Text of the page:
Century Dictionary and Cyclopedia
- n. A Chilian weight, equal to 6,500 pounds avoirdupois.
- n. In physical geography, a small basin inclosed on nearly all sides by steep hills or mountains.
“The construction is what is called cajon, that is, adobe clay rammed into a box or frame, which is lifted for each successive course as the work advances.”
“The cajon is a wooden-box in which the player sits on to play.”
“But, if you really must eat one; I barbacue with a wood of your taste and season with cajon or hot sauce.”
“Originally "Otoño" was written as a free form lyrical piece, but later I had the idea to make it more like a classic Spanish "tangos" rhythm with the palmas, cajon and voice.”
“A discreet virtuoso, Yates adapts skipping folk-fiddle melodies to trumpet, flugelhorn and tenor horn, and his engaging themes – full of light, fluttering figures – are compatibly supported by Bende's bell-like chording and Byrne's galloping low-register sounds on the bodhran drum and Latin-American cajon.”
“The cajon pass is something to think about, although the architects and designers of the current HSR project in california, addresses the pass pretty efficiently. cmholm Says:”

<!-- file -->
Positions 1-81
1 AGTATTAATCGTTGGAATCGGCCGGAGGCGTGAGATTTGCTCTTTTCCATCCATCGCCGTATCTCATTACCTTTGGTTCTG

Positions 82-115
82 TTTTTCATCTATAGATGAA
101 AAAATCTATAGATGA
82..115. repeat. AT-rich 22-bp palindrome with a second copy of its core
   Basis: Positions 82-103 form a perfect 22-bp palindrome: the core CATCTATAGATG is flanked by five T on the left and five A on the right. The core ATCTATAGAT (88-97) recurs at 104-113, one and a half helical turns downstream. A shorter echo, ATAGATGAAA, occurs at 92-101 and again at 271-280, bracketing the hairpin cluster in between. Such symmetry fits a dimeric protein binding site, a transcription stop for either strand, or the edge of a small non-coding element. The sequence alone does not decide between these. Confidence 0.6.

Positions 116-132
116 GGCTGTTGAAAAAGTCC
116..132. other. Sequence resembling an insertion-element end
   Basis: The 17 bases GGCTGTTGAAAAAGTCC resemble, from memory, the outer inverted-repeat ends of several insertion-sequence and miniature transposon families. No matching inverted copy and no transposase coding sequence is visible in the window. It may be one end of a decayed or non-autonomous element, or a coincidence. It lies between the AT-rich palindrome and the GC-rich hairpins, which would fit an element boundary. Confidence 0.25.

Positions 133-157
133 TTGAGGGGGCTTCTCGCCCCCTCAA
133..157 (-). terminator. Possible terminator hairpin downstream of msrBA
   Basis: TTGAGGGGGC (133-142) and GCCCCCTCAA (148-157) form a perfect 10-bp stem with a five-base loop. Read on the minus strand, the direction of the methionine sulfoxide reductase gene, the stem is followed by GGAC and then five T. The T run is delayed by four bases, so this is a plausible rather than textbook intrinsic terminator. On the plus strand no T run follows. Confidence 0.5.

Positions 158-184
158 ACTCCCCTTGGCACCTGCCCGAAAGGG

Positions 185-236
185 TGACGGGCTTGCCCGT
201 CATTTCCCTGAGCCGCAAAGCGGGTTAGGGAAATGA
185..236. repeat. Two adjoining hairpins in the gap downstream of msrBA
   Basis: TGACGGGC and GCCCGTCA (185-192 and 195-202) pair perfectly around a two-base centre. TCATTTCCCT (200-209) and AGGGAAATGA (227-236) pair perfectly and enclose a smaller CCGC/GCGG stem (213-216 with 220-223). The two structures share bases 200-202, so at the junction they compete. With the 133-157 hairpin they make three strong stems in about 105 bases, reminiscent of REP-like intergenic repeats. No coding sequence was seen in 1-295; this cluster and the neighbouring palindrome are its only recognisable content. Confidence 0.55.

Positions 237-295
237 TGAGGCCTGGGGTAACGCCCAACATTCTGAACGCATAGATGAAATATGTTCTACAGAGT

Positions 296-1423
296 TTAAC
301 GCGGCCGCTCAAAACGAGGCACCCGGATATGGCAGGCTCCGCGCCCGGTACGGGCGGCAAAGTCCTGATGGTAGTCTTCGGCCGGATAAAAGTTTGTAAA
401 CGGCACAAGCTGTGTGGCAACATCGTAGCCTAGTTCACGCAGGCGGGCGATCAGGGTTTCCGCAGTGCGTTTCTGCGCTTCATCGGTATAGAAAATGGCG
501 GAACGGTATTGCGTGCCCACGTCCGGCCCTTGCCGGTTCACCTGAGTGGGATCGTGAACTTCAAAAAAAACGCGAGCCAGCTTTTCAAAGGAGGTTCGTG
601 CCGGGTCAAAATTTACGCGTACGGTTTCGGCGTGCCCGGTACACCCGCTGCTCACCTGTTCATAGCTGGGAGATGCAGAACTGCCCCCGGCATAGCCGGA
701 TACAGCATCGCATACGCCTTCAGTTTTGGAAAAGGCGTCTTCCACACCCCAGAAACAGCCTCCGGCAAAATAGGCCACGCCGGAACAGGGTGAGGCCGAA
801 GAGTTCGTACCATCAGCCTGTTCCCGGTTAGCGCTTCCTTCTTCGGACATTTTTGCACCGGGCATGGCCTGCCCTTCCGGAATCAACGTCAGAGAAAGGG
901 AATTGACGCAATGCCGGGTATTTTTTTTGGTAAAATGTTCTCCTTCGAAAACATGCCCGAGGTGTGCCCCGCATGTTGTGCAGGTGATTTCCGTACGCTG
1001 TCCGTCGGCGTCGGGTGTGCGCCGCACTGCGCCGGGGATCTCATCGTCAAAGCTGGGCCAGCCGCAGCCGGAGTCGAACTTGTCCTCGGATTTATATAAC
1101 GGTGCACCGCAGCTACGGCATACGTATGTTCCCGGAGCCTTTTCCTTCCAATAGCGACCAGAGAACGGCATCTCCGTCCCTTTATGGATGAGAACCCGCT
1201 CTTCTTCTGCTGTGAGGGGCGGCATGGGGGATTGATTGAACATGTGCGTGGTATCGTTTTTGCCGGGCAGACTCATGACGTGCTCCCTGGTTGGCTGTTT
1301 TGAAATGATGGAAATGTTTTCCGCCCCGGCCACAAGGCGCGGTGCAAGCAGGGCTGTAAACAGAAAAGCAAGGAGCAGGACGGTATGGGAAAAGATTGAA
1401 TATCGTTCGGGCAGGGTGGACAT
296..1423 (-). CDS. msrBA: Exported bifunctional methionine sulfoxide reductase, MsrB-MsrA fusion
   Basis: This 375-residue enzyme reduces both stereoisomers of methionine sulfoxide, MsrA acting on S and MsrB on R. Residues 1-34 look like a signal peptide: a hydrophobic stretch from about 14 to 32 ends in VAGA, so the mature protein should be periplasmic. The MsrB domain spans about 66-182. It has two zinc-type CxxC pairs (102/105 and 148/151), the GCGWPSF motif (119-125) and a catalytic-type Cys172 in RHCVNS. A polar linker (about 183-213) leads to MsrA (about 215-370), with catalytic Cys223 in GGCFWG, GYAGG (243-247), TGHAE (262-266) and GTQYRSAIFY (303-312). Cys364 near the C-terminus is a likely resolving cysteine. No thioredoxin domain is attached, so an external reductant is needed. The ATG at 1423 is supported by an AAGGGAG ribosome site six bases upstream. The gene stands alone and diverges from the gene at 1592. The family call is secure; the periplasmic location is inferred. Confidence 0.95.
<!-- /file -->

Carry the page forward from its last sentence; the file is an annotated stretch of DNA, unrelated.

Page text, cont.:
“The Ooks of Hazard cover MGMT's “Kids” using seven ukuleles, an accordion and a cajon.”
“But where the octet's instrumental skill radiates the most heat is in "The Box Set" and "Paddy Ryan's Dream/Blue Britches/Gan Ainm," the latter medley featuring some exotic percussion (cajon, darbuka, caixixi) and the hard-shoe stepdancing of Bernadette Flanagan and Ms. Dudasik.”
“(Soundbite of music) Mr. BROZMAN: And there actually is no bass being played other than the baritone guitar and the cajon.”
“And several percussion instruments being played on plain cajon.”
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